• Focus on one area where you are experiencing the urge. Notice the exact sensations in that area. For example, do you feel hot, cold, tingly, or numb? Are your muscles tense or relaxed? How large an area is involved? Notice the sensations and describe them to yourself. Notice the changes that occur in the sensation. “Well, my mouth feels dry and parched. There is tension in my lips and tongue. I keep swallowing. As I exhale, I can imagine the smell and tingle of alcohol.”
      • Repeat the focusing with each part of your body that experiences the craving. Pay attention to and describe to yourself the changes that occur in the sensations. Notice how the urge comes and goes.
      • Ride out your craving, releasing tension with each breath. Stay with the meditation until the craving subsides. Many people, when they urge surf, notice that after a few minutes the craving has vanished. The purpose of this exercise, however, is not to make the craving go away but to experience the craving in a new way. If you practice urge surfing, you will become familiar with your cravings and learn how to ride them out until they diminish naturally.- Exercise from drugrehab.org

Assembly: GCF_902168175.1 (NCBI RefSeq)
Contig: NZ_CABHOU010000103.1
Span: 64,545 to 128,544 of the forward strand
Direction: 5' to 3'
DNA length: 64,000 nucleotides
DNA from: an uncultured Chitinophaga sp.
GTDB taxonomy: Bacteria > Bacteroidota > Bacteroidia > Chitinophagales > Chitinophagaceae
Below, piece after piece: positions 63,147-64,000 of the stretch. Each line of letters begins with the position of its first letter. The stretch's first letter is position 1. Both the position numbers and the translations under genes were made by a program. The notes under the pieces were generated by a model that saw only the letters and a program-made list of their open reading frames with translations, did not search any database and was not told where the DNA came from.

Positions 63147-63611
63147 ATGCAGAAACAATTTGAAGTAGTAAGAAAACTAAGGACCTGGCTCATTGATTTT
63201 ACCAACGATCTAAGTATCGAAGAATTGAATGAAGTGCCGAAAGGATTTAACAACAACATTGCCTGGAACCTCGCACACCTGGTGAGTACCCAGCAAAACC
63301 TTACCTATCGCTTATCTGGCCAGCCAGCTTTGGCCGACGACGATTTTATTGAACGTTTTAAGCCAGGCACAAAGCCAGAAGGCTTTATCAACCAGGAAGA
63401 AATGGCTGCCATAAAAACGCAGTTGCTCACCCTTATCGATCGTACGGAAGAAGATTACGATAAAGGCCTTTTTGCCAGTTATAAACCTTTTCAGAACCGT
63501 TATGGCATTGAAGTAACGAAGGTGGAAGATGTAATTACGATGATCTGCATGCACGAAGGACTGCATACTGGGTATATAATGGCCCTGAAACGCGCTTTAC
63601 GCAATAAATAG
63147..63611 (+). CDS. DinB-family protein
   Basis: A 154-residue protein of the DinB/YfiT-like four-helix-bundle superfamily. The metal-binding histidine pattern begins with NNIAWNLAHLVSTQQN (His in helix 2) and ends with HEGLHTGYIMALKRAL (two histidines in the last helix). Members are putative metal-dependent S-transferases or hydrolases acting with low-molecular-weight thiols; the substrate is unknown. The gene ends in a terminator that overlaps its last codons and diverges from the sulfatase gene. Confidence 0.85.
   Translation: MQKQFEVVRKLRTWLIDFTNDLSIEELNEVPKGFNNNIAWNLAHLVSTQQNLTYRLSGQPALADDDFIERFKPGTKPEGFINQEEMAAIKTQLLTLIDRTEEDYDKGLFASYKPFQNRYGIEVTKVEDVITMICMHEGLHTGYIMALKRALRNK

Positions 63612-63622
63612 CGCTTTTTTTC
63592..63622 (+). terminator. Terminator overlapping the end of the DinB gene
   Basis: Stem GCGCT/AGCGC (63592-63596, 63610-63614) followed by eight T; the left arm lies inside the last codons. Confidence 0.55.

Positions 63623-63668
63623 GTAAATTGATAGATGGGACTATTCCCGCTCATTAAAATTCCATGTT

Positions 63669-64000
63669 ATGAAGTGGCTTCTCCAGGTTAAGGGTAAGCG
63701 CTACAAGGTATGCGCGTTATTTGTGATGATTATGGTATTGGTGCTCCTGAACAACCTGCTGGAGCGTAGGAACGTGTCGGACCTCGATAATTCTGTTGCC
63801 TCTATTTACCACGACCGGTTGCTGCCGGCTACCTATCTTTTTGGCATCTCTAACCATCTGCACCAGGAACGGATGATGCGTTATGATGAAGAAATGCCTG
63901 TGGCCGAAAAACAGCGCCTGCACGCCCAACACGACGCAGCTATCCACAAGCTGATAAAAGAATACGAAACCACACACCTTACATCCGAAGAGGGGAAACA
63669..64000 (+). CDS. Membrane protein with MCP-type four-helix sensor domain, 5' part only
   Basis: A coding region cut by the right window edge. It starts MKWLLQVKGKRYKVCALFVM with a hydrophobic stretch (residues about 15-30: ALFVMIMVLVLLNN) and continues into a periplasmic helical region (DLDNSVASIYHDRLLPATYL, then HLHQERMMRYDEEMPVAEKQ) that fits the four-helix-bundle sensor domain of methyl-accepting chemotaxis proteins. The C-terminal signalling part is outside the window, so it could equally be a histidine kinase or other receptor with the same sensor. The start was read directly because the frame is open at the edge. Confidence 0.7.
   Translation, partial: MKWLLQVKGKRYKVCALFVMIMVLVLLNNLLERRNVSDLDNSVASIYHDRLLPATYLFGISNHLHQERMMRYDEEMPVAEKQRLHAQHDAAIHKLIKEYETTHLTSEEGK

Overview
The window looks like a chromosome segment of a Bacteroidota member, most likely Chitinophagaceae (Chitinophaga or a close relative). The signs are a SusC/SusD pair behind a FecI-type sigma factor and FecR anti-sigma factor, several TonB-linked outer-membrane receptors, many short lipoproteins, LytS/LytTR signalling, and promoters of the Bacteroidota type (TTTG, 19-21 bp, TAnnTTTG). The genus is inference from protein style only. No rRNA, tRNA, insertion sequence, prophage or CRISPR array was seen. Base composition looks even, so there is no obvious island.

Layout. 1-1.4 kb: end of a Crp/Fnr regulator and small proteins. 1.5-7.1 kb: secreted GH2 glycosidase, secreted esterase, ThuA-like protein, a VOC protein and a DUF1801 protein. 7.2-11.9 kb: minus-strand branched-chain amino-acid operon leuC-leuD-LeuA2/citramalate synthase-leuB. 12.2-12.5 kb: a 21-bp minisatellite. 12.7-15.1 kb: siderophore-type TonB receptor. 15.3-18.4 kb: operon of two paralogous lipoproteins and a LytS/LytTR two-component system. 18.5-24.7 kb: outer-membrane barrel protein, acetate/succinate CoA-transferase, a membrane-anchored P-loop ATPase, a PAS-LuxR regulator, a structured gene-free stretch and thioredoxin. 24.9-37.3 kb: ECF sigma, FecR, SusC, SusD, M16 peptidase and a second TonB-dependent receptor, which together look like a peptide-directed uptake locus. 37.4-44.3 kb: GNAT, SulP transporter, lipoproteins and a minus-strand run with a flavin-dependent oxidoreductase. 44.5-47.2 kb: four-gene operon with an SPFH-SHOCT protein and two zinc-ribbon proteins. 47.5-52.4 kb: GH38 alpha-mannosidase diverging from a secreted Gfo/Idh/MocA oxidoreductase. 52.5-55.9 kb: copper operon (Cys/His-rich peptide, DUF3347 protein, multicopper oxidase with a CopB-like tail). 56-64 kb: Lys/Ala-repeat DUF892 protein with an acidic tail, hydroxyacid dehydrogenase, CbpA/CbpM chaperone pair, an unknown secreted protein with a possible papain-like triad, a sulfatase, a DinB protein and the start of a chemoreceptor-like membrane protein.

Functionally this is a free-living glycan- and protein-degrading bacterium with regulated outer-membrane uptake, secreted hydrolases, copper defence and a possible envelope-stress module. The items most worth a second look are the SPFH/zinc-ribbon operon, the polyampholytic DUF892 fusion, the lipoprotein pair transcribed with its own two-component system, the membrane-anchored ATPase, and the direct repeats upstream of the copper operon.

• Below it is a video that goes through an urge surfing exercise. https://www.youtube.com/watch?v=__0dNKJV0zo
  3. Don’t eat in front of the TV: Eating in front of the TV makes us eat more because we pay less attention to our hunger signals. This makes us eat after we are no longer hungry. This regular over-eating suppresses the hunger signals our body is sending us eventually making the problem a bigger and bigger one. Here is a link to a nice explanation of how eating mindlessly causes physiological derangements in our ability to feel satiated. 
  4. Eat by yourself – I am all for eating at the family dinner table, but once in a while, it can be a nice exercise to eat by yourself, and of course, not in front of the TV or while using other electronics. Research shows we tend to eat more in the presence of others, especially in large groups. Here is a nice little article on the subject. 
  5. Only Eat When you are Hungry and Stop When you are Satisfied – Intuitive eating is a behavioral weight loss technique that began with , Evelyn Tribole RD, a dietitian who discovered that emotions were an important part of the eating experience. There is still a lot to study, but there is some promising research behind the approach. The subtitle eat when you are hungry and stop when satisfied I think captures the basics, but there is a lot more to it. If you are someone who struggles with emotional eating, intuitive eating may be something to look into. Here is a link to the 10 principals of intuitive eating.  

Emotional eating is different from an eating disorder, which needs to be treated by professionals. Please see a healthcate professional if you think you may have an eating disorder. Here is an online self-assessment for eating disorders, but it is not a substitute for a diagnosis by a health professional.